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Acute manifestation of bilirubin toxicity occurring in the first weeks after birth
Agglutination and hemolysis of fetal erythrocytes caused by incompatibility between the maternal and fetal blood types, such as when the fetus is Rh+ and mom is Rh-
condition in which the esophagus is separated from the stomach and ends in a blind pouch
protrusion of the intestines through a defect in the abdominal wall.
the intestines are not covered by a peritoneal sac or skin
heart failure and generalized edema in the fetus secondary to severe anemia resulting from destruction of erythrocytes
protrusion of the meninges through a defect in the vertebrae; a form of neural tube defect
protrustion of the meninges and spinal cord through a defect in the vertebrae
a form of neural tube defect
neonatal abstinence syndrome
a cluster of physical signs exhibited by newborns exposed in utero to maternal use of substances such as heroin
protrusion of the intestines into the base of the umbilical cord
the intestines are covered by a peritoneal sac
persistent pulmonary hypertension
vasoconstriction of the infants pulmonary vessels after birth
may result in right-to-left shunting of blood flow through the ductus arteriosus, the foramen ovale, or both
defective closure of the bony spine that encloses the spinal cord
type of neural tube defect
transient tachypnea of the newborn
condition of rapid respirations caused by inadequate absorption of fetal lung fluid
Maternal events that cause Asphyxia (6)
Equipment needed for an asphyxia emergency (6)
laryngoscope with working light
ET tube of different sizes
TTN- transient tachypnea of newborn (2)
self limiting disease in which there is an excess of lung fluid and/or failure to clear normal lung fluid
issue is not low surfactant
Dx/Tx of TTN (3)
if interventions are working RR wnl and color would improve
When should you collaborate with medicine re: TTN (3)
When an intervention is done and/or no longer working
look at WBC in case of sepsis
o2 hood (4)
Monitor % of o2
Temp of hood
o2 needs to be humidified
monitor infants response: blood gas results., respiratory system
Intrauterine stress may lead to (2)
passage of meconium in utero and MAS "Meconium Aspiration Syndrome"
Hypoxic incident -->vagal response -->poop
MAS is most common in infants
with asphyxia and in postterm infants who are SGA and have decreased amniotic fluid
which makes them prone to cord compression
signs of mild to severe respiratory distress:
tachypnea, cyanosis, retractions, nasal flaring, grunting, rales, rhonchi, and is severe cases a barrel-shaped chest from hyper inflation
Radiography shows patchy infiltrates, atelectasis, and hyperexpansion from air trapping
The infants nails, skin and umbilical cord may be stained a yellow-green color
ECMO Extracorporeal membrane oxygenation
used for infants >34wks >2000grams
Parental support needed
Oxygenates blood while bypassing the lungs, allows infants lungs to rest temporarily and recover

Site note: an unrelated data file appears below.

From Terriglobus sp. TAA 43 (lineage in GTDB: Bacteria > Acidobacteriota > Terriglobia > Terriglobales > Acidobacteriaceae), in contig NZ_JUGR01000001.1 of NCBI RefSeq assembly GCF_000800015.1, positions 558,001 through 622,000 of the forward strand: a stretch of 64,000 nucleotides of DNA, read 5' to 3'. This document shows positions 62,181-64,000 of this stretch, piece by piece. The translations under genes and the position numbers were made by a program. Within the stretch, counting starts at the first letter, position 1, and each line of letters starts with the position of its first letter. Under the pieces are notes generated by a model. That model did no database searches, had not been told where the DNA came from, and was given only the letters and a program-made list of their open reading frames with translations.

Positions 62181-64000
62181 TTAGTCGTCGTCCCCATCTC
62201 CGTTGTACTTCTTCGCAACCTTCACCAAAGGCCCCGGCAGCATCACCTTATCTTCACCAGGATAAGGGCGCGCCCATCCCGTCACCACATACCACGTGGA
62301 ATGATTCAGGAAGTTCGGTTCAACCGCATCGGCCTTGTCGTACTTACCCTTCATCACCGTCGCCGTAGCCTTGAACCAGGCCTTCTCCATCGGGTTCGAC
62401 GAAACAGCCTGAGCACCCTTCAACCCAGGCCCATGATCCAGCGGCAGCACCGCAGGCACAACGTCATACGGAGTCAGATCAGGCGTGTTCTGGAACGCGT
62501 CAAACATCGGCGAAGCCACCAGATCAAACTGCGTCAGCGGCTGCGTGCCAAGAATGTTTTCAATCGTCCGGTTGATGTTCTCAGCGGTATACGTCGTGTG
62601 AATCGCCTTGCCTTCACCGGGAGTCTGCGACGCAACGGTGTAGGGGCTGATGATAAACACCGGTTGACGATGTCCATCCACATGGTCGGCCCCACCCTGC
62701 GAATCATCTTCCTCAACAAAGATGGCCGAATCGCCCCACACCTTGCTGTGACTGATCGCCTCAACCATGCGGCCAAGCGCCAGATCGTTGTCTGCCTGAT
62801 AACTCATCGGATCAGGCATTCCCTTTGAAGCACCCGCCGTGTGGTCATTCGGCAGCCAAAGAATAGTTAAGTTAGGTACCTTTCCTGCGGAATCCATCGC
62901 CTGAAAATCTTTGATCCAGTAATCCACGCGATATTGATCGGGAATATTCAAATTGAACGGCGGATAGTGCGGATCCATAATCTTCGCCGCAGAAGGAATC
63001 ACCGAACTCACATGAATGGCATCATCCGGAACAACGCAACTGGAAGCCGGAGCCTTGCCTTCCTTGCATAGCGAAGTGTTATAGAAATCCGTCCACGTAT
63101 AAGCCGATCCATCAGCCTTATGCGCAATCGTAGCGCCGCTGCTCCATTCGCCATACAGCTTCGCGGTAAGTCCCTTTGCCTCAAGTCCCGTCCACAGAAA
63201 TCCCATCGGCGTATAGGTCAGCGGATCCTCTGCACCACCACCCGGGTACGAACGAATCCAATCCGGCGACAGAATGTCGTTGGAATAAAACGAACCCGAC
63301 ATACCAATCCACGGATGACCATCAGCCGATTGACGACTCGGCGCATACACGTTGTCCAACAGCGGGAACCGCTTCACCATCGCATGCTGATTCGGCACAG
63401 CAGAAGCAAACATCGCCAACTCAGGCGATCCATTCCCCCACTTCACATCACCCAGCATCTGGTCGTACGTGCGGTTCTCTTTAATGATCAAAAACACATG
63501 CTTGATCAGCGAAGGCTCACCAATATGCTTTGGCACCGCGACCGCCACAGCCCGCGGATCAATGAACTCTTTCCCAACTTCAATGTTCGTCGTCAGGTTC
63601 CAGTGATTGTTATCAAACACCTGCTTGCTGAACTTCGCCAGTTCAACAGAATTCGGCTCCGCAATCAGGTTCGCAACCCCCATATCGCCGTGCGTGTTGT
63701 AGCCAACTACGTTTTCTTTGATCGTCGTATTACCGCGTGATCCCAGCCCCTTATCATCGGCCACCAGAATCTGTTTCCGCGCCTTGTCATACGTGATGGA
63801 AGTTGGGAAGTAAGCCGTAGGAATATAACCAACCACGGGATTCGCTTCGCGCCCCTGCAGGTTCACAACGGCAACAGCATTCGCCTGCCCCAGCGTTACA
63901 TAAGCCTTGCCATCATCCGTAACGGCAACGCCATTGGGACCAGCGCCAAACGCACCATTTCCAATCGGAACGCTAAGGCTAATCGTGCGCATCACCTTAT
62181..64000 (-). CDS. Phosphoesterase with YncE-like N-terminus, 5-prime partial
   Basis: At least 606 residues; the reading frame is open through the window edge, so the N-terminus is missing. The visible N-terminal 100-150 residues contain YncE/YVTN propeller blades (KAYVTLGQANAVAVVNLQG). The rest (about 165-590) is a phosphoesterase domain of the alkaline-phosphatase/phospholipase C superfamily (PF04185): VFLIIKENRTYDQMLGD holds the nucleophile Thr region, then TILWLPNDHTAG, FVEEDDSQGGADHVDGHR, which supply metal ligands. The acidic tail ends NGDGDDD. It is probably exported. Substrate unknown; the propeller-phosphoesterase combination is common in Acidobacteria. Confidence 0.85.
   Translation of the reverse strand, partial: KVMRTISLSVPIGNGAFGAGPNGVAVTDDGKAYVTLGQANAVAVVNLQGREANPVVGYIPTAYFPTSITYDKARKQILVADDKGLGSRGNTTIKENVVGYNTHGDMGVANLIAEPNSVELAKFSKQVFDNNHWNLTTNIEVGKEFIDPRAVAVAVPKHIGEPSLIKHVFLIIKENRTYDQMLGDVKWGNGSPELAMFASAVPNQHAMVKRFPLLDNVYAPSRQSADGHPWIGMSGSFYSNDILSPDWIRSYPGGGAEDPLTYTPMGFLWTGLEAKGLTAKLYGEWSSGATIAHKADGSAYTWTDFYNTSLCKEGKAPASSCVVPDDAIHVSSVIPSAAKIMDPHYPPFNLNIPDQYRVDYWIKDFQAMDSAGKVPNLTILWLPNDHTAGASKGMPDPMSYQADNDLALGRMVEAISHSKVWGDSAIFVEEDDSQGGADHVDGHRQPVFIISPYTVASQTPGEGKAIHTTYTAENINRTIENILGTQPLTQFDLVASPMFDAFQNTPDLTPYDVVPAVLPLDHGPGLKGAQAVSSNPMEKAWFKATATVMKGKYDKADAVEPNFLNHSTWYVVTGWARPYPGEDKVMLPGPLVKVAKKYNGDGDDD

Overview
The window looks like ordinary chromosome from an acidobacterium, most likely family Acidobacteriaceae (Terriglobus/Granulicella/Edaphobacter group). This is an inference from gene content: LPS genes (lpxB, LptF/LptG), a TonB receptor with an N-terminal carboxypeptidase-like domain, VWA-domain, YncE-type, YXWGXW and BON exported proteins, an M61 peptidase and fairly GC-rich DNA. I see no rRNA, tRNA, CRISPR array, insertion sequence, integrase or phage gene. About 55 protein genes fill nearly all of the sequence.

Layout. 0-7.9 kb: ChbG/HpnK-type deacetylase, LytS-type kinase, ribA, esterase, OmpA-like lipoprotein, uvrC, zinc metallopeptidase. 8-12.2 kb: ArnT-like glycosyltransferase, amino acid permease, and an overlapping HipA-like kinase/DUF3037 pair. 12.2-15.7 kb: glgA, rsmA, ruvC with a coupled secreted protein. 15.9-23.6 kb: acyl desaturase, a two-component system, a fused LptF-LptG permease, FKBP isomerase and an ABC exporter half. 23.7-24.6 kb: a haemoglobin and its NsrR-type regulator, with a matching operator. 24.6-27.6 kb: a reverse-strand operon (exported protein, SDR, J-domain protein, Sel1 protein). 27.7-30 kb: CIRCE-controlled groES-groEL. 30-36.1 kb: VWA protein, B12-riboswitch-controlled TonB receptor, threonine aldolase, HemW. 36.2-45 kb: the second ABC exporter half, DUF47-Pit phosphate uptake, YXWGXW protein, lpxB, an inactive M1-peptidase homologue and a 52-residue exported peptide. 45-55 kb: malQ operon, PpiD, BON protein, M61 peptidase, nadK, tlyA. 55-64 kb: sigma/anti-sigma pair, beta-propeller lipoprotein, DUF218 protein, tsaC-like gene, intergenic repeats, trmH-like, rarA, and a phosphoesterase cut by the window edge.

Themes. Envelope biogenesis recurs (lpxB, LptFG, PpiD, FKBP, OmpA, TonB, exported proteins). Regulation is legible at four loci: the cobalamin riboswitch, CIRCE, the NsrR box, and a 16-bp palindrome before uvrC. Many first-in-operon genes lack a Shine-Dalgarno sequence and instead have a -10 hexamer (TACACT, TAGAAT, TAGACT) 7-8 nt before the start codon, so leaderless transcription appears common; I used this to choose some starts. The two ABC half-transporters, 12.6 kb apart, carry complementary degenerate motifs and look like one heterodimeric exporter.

ECMO is used for (6)
Persistent pulmonary HTN
Life support w/ heart surgery
Nursing Dx for infants with Respiratory Disorders
Ineffective airway clearance
Ineffective breathing patterns
Risk for injury
Imbalanced nutrition less than body requirements
Risk for impaired parent-infant attachment
Pathologic jaundice is a concern because (2)
it may lead to acute bilirubin encephalopathy, the acute manifestation of bilirubin toxicity. Leads to kernicterus (brain damage)
- don't want 20 bili value in 1st two days of life
Hyperbilirubinemia is caused by (3)
Incompatibility of mom & baby's blood
Rh- mom with Rh+ infant,
O mom with A, B, or AB infant (rare)
5 types of antibodies
IgG (crosses placenta)
IgE (<1% allergies)
IgM (10% autoimmune)
IgD (<1% modifies IgG)
How many RBC antigens are there?
>400 RBC antigens
Most rare, low immunogenicity (C,c,E,e,Kell-K1(severe), Duffy)
40 specific antigens have causes hemolytic disease of the fetus/newborn
What happens when a Rh+ enders the Rh- persons blood?
The Rh- person develops antibodies against rh+
IgG crosses placenta, and they destroy Rh+ RBCs
Rhesus (Rh) incompatibility requires
Only causes harm to fetus, not mother
(15% of white population is Rh-, lower in african american and asian population)
Rh sensitization process
Rh- pts immune system makes antibodies against Rh+
Sensitization can occur during spontaneous or elective abortion, amnio, CVS, trauma, birth, or thinning of placental membranes (>28wks)
Most exposures occur during birth
Requires only 0.1cc of Rh+ blood
1st child is not affected, no antibodies have been formed yet to cross the placenta and enter into fetal circulation
RhoGAM prevents sensitization
Classification: IgG antibodies +RBC
Action: Passive immunity for Rh- patients who have been exposed to +RBC
Dosage: 1 standard vial (300mcg) IM deltoid
Administer to women exposed to Rh+ blood via delivery, abortion, CVS, amnio, abd trauma, transfusion error
When to administer RhoGAM
28 wks pg- to prevent possible sensitization during 3rd trimester
Within 72hrs of exposure to Rh positive RBC
If IgG-+RBC antibodies are present in maternal blood
they will cross placental barrier and attach to +RBCs
Why do fetal bilirubin leveins increase?
Icterus Gravis (RBC breakdown), which can cause Kernicterus (neurologic disease and encephalopathy)
Hemolytic process proceeds to Erythroblastosis fetalis
Erythroblastosis Fetalis (4)
Rapid production of erythroblasts (immature RBCs) which are unable to carry o2
Fetus is so anemic that generalized fetal edema results (hydrops fetalis)
Can progress to CHF
EFM will show sinusoidal pattern= poor prognosis.